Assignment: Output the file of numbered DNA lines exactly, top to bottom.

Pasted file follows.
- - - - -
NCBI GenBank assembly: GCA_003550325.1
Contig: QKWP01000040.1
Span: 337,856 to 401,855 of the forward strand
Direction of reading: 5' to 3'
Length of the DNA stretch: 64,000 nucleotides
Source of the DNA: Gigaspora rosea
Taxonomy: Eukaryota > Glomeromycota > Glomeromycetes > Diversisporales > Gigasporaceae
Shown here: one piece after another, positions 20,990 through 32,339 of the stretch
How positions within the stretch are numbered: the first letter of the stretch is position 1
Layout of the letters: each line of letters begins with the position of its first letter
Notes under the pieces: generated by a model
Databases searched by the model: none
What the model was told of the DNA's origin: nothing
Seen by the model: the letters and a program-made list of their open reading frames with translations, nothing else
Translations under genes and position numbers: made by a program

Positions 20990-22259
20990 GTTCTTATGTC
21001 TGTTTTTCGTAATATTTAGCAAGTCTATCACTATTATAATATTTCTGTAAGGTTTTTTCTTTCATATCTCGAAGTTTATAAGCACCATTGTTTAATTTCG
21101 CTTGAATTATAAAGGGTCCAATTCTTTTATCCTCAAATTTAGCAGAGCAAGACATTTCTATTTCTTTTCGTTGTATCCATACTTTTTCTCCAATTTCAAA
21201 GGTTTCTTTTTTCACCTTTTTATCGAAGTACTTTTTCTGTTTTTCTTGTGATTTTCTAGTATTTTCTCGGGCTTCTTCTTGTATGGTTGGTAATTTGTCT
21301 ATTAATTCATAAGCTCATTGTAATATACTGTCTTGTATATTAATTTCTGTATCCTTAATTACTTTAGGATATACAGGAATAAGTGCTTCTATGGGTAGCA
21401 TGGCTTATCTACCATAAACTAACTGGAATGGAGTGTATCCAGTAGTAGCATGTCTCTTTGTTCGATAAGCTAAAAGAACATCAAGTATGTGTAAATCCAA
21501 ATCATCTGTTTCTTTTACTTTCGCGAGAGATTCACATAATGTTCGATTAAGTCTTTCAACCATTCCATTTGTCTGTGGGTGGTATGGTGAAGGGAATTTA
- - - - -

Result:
NCBI GenBank assembly: GCA_003550325.1
Contig: QKWP01000040.1
Span: 337,856 to 401,855 of the forward strand
Direction of reading: 5' to 3'
Length of the DNA stretch: 64,000 nucleotides
Source of the DNA: Gigaspora rosea
Taxonomy: Eukaryota > Glomeromycota > Glomeromycetes > Diversisporales > Gigasporaceae
Shown here: one piece after another, positions 20,990 through 32,339 of the stretch
How positions within the stretch are numbered: the first letter of the stretch is position 1
Layout of the letters: each line of letters begins with the position of its first letter
Notes under the pieces: generated by a model
Databases searched by the model: none
What the model was told of the DNA's origin: nothing
Seen by the model: the letters and a program-made list of their open reading frames with translations, nothing else
Translations under genes and position numbers: made by a program

Positions 20990-22259
20990 GTTCTTATGTC
21001 TGTTTTTCGTAATATTTAGCAAGTCTATCACTATTATAATATTTCTGTAAGGTTTTTTCTTTCATATCTCGAAGTTTATAAGCACCATTGTTTAATTTCG
21101 CTTGAATTATAAAGGGTCCAATTCTTTTATCCTCAAATTTAGCAGAGCAAGACATTTCTATTTCTTTTCGTTGTATCCATACTTTTTCTCCAATTTCAAA
21201 GGTTTCTTTTTTCACCTTTTTATCGAAGTACTTTTTCTGTTTTTCTTGTGATTTTCTAGTATTTTCTCGGGCTTCTTCTTGTATGGTTGGTAATTTGTCT
21301 ATTAATTCATAAGCTCATTGTAATATACTGTCTTGTATATTAATTTCTGTATCCTTAATTACTTTAGGATATACAGGAATAAGTGCTTCTATGGGTAGCA
21401 TGGCTTATCTACCATAAACTAACTGGAATGGAGTGTATCCAGTAGTAGCATGTCTCTTTGTTCGATAAGCTAAAAGAACATCAAGTATGTGTAAATCCAA
21501 ATCATCTGTTTCTTTTACTTTCGCGAGAGATTCACATAATGTTCGATTAAGTCTTTCAACCATTCCATTTGTCTGTGGGTGGTATGGTGAAGGGAATTTA